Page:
A further factor of importance in the Court's opinion upon the matter of the applicability of the Anti-Trust laws to this case is the fact that the proposed agreement is undertaken only after formal approval by the appropriate Government agency. In fact Sec. 214 of the Communications Act *fn11" requires a certificate from the Federal Communications Commission approving the proposed action before it can be legally undertaken. The Court of Appeals for the District of Columbia has ruled that transactions which might be illegal under the Anti-Trust laws 'if * * * brought about by (private) agreements or other devices' may well be legal if effectuated with (proper) government sanction. Mr. Justice Edgerton, speaking for the Court in MacKay Radio & Telegraph Co. v. F.C.C., 68 App.D.C. 336, at page 338, 97 F.2d 641, at page 643, in discussing similar circumstances pointed out that 'The anti-trust laws are aimed at private action, not at governmental action.' The Court, therefore, rules that the proposed Order and Authorization cannot be set aside, annulled or enjoined on the grounds that it is contrary to the 'anti-monopoly laws.'

 Plaintiff's second ground for its action is that The Telephone Company of Ohio is not a proper agent. Plaintiff cites references in the record before the Federal Communications Commission to allegedly poor telephone service now being rendered by The Telephone Service Company of Ohio, particularly through The Ohio Central Telephone Company at Mt. Gilead, Ohio, and contends that the quality of telegraph service now being received in the area served by The Telephone Service Company of Ohio will be adversely affected by the grant of the application.

 The Telephone Service Company of Ohio in an independent telephone company, unaffiliated with the Bell System. It conducts a general telephone business in the State of Ohio through various subsidiary and affiliated corporations owning and operating telephone exchanges in various cities and towns in Ohio, including the six communities involved in the subject application. Each of the local telephone companies through which telegraph service is to be rendered under the proposed agency arrangements is in a financially sound condition. The proposed agent and its operating companies have had substantial experience in rendering telegraph service as agent of the Ohio Postal Telegraph-Cable Company in a large number of communities until the merger of the latter company with Western Union in 1943, and as agent of Western Union in a number of communities since merger.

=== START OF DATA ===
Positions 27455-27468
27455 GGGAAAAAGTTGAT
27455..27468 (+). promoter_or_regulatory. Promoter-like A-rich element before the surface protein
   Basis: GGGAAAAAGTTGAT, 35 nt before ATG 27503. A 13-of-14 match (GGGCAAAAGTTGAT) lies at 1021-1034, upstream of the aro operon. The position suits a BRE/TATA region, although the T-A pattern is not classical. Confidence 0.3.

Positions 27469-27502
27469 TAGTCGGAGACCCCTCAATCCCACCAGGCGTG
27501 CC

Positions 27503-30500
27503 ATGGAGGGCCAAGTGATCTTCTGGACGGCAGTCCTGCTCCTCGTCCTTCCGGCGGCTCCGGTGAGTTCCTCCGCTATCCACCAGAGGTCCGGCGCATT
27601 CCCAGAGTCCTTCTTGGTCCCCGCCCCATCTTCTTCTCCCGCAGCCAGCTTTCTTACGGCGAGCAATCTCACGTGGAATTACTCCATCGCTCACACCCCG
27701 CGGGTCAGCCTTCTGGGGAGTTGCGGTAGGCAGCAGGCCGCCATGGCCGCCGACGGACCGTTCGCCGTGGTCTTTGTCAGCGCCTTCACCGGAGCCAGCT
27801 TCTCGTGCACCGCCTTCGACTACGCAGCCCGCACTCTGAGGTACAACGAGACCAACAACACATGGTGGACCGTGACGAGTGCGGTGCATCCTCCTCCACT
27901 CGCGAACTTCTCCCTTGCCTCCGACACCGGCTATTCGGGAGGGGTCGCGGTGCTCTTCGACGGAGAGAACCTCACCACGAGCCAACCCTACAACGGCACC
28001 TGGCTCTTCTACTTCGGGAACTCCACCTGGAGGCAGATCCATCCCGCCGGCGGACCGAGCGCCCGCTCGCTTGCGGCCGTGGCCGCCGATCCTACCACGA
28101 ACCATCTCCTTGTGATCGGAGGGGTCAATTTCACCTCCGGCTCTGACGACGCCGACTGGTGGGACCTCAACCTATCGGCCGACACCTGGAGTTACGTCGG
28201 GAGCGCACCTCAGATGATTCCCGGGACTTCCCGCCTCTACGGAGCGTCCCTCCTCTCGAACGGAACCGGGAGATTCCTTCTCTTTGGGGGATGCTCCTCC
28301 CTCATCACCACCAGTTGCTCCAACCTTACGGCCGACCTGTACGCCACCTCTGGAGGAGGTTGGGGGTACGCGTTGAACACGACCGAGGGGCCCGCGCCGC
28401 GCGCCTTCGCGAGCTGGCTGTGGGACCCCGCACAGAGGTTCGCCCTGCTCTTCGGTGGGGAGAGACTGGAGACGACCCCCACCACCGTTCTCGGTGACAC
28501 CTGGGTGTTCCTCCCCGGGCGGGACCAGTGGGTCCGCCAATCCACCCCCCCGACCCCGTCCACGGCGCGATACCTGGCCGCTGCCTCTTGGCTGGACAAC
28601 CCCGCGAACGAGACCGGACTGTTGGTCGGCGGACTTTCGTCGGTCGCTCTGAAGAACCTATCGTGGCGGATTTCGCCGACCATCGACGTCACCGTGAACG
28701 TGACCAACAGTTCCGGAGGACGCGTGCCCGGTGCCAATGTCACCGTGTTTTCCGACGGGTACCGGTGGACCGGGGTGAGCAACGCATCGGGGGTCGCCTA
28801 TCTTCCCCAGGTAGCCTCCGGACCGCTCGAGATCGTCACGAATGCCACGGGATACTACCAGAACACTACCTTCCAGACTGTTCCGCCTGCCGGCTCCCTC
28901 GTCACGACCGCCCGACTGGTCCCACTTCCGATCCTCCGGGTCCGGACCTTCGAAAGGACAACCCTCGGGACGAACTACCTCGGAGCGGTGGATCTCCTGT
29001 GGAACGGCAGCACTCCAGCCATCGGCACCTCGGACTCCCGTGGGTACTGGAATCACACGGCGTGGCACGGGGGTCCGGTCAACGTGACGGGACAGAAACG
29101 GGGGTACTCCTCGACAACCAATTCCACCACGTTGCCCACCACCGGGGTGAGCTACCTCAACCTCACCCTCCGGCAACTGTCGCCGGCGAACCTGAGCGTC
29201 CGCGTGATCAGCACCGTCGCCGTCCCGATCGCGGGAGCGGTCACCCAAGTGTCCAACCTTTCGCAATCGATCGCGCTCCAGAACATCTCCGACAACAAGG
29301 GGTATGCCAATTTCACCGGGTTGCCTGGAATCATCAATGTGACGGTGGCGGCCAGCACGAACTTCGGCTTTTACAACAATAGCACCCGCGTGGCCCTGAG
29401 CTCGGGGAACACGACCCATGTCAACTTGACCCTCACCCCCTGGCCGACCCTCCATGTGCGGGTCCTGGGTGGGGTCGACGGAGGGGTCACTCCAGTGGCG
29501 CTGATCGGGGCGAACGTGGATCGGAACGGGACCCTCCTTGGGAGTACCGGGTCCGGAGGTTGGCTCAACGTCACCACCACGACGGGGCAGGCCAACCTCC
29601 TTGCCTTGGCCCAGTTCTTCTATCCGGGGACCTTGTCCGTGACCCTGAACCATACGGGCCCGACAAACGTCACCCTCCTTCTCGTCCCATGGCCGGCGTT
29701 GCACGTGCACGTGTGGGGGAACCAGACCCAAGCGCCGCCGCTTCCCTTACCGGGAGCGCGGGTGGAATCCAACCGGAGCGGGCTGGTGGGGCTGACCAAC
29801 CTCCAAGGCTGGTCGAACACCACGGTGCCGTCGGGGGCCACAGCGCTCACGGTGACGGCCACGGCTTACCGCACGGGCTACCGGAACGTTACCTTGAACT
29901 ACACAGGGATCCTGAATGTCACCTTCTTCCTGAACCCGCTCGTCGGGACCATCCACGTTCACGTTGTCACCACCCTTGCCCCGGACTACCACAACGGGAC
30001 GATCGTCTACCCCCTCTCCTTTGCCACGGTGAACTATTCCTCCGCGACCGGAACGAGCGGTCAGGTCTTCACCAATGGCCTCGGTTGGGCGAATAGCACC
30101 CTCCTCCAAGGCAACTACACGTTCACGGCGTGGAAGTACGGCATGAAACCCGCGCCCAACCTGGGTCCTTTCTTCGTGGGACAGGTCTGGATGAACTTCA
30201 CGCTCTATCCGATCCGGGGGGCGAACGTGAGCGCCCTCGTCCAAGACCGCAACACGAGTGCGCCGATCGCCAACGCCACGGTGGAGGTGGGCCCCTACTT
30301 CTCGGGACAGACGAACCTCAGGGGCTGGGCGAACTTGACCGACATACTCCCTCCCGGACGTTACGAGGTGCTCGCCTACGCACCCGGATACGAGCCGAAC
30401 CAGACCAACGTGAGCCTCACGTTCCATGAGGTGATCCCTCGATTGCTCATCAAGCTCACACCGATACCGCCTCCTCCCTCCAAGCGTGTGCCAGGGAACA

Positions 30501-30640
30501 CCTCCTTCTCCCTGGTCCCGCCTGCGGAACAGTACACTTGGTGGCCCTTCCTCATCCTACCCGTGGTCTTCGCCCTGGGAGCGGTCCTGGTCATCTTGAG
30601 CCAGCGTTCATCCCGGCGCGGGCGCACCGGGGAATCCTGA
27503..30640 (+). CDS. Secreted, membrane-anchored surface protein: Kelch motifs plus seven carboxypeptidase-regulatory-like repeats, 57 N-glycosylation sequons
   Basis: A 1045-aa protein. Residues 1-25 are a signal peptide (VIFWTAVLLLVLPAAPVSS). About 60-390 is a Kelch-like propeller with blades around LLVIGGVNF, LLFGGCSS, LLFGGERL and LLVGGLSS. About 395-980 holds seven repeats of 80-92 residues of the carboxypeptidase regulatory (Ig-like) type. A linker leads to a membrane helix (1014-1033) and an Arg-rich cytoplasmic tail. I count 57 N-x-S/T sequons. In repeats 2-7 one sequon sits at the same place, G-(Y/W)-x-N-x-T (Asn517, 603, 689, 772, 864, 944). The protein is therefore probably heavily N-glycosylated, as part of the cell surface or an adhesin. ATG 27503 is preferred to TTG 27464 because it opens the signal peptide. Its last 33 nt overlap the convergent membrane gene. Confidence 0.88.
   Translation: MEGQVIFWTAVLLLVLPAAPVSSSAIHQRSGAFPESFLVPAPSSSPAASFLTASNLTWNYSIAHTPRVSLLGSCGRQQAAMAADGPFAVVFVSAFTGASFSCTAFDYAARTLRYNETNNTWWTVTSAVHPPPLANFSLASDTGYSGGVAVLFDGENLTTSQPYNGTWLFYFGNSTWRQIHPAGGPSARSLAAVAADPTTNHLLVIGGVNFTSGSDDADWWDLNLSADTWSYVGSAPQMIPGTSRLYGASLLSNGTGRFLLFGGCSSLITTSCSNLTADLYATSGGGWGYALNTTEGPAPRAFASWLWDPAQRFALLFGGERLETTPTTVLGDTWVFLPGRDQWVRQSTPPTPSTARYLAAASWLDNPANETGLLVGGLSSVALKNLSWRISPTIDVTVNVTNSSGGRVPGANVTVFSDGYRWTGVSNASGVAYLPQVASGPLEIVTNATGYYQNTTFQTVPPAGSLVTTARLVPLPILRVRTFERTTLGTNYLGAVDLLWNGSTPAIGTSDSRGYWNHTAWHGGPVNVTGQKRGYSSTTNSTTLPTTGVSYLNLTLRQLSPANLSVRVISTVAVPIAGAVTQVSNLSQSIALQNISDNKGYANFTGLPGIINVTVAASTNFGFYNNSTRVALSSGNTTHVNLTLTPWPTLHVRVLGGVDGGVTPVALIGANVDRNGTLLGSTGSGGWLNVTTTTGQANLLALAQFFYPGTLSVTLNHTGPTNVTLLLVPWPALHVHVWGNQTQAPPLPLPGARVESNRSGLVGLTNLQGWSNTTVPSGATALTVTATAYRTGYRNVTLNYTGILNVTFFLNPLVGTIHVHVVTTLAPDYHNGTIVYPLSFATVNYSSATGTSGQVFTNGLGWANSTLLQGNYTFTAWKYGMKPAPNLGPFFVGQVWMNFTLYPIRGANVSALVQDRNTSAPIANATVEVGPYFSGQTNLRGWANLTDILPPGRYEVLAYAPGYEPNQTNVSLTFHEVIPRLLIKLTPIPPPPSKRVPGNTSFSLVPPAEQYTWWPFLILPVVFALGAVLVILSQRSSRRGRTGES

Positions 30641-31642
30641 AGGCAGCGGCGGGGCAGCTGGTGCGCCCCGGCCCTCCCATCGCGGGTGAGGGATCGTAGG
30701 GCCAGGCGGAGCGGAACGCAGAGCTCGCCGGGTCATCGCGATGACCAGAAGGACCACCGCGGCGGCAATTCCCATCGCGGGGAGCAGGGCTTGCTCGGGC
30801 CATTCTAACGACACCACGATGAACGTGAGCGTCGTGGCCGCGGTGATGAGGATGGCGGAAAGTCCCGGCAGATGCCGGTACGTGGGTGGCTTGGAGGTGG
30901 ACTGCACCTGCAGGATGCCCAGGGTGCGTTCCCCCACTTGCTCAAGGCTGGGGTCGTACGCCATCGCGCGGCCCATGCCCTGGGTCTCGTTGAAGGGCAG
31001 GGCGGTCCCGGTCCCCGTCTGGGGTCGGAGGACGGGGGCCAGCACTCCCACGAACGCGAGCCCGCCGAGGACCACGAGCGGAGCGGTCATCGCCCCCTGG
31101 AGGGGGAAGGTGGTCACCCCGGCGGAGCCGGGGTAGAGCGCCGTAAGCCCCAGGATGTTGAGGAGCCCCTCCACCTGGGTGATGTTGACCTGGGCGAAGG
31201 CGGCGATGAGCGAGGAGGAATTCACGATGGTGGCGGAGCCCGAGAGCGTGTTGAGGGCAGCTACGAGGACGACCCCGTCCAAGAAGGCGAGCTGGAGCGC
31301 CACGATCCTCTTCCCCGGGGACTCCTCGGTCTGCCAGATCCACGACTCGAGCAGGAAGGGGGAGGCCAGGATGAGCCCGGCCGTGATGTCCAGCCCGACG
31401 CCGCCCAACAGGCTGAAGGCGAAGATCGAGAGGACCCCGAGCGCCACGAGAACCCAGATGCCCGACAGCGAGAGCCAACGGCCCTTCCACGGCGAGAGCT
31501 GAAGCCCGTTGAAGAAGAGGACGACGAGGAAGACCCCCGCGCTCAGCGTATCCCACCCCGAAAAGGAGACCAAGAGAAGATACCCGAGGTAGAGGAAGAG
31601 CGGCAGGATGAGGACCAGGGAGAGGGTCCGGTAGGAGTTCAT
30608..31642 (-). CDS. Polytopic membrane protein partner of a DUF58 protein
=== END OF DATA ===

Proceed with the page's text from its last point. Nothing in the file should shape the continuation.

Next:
Several references appear in the record of the proceedings before the Federal Communications Commission to allegedly unsatisfactory telephone services now being rendered by the proposed agent, particularly at Mt. Gilead, Ohio, on the basis of which plaintiff argues that the Commission's conclusion that the proposed agent is qualified to provide telegraph service 'is contrary to the evidence.' From a consideration, however, of the evidence which is pertinent to this matter and which is entirely ignored by the plaintiff, it is apparent that the causes of such unsatisfactory telephone service do not reflect upon the telephone company's qualifications or ability to act as an agency for telegraph service as proposed in the application or otherwise indicated that the quality of telegraph service under agency operation will be affected to any greater extent thereby than under present arrangements.

 The Commission heard evidence that the inability of the telephone company to provide a quality of telephone service desired by the public has been due to wartime shortages of equipment and trained personnel, and that the telephone company has been making every effort to overcome these deficiencies by the construction and installation of new facilities already on order from the manufacturers. Moreover, the Commission was advised that under the agency agreement between the telephone company and Western Union, the latter will furnish, install, and maintain in all major respects the equipment to be used in the agency offices; and, that a number of teleprinter operators experienced in telegraph operations are available to the proposed agent and that others will be trained by Western Union. Other evidence was considered by the Commission in reaching its conclusion that The Telephone Service Company of Ohio was a competent agent, and the dissenting opinion of two Commissioners states that 'We do not challenge the finding of the majority that, under existing circumstances, the substitution of telephone company agencies for the Western Union offices will result in benefits to the public as well as to Western Union.' *fn12"

 The Court is precluded from substituting its judgment on such matters for that of the Commission. *fn13" The record contains substantial evidence supporting the Commission's findings and those findings are, consequently, conclusive. 'The judicial function is exhausted when there is found to be a rational basis for the conclusions approved by the administrative body.' *fn14"